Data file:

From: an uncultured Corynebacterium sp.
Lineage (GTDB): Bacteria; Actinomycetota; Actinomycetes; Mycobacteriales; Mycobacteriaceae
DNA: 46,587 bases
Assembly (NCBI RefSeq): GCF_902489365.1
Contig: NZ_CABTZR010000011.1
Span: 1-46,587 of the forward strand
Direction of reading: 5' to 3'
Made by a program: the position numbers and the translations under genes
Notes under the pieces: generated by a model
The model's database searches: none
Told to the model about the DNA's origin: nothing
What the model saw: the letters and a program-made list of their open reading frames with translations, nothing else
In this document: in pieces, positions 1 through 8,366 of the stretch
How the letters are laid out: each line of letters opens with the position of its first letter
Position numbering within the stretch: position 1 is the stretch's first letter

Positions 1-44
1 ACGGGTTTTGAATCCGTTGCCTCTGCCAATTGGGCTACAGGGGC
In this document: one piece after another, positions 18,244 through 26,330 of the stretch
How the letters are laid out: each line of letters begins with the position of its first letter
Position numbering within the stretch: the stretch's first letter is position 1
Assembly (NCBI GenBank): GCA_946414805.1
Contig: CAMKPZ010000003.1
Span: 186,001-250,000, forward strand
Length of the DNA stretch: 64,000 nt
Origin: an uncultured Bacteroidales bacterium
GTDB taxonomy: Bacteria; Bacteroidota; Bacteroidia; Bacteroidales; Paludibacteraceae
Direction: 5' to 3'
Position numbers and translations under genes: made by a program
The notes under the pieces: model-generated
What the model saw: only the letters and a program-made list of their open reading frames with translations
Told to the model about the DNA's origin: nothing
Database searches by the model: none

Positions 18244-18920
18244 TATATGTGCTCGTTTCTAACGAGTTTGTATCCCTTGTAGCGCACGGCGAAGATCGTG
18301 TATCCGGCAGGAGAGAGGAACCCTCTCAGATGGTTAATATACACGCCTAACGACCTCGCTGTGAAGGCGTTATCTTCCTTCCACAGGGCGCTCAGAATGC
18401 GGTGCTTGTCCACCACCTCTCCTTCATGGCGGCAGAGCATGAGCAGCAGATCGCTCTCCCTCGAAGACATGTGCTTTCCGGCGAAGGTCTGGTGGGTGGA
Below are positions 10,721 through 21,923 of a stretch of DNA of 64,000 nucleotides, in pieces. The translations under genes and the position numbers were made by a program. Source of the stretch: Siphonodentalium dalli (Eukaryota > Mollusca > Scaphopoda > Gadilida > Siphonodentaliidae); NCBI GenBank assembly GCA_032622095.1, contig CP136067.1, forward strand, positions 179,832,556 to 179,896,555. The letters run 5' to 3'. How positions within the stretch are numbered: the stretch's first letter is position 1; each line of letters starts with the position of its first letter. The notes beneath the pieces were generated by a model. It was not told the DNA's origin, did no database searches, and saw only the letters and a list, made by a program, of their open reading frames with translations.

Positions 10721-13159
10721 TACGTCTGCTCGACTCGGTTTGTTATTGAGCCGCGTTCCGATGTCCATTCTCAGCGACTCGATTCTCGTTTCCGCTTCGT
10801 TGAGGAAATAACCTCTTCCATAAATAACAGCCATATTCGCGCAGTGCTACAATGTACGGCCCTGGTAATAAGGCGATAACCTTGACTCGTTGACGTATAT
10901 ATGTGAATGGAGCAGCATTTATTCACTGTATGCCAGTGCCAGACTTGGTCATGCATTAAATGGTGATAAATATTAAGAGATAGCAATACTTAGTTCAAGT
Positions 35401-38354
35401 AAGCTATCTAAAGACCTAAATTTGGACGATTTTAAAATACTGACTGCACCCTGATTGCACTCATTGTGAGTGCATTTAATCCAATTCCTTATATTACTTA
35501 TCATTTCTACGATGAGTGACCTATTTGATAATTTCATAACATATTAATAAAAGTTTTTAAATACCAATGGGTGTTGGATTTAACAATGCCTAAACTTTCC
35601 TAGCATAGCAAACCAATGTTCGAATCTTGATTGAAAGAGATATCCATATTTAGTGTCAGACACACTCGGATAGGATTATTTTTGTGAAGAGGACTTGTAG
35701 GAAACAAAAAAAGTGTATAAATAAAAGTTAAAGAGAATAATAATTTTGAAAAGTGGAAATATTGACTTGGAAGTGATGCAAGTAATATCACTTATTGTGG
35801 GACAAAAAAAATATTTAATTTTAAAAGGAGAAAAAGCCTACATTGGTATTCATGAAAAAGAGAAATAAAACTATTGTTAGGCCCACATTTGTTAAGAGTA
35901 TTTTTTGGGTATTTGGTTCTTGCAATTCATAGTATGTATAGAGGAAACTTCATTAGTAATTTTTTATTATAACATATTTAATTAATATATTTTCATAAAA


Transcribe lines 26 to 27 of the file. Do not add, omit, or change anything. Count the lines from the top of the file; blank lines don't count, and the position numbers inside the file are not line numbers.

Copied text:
GTDB taxonomy: Bacteria; Bacteroidota; Bacteroidia; Bacteroidales; Paludibacteraceae
Direction: 5' to 3'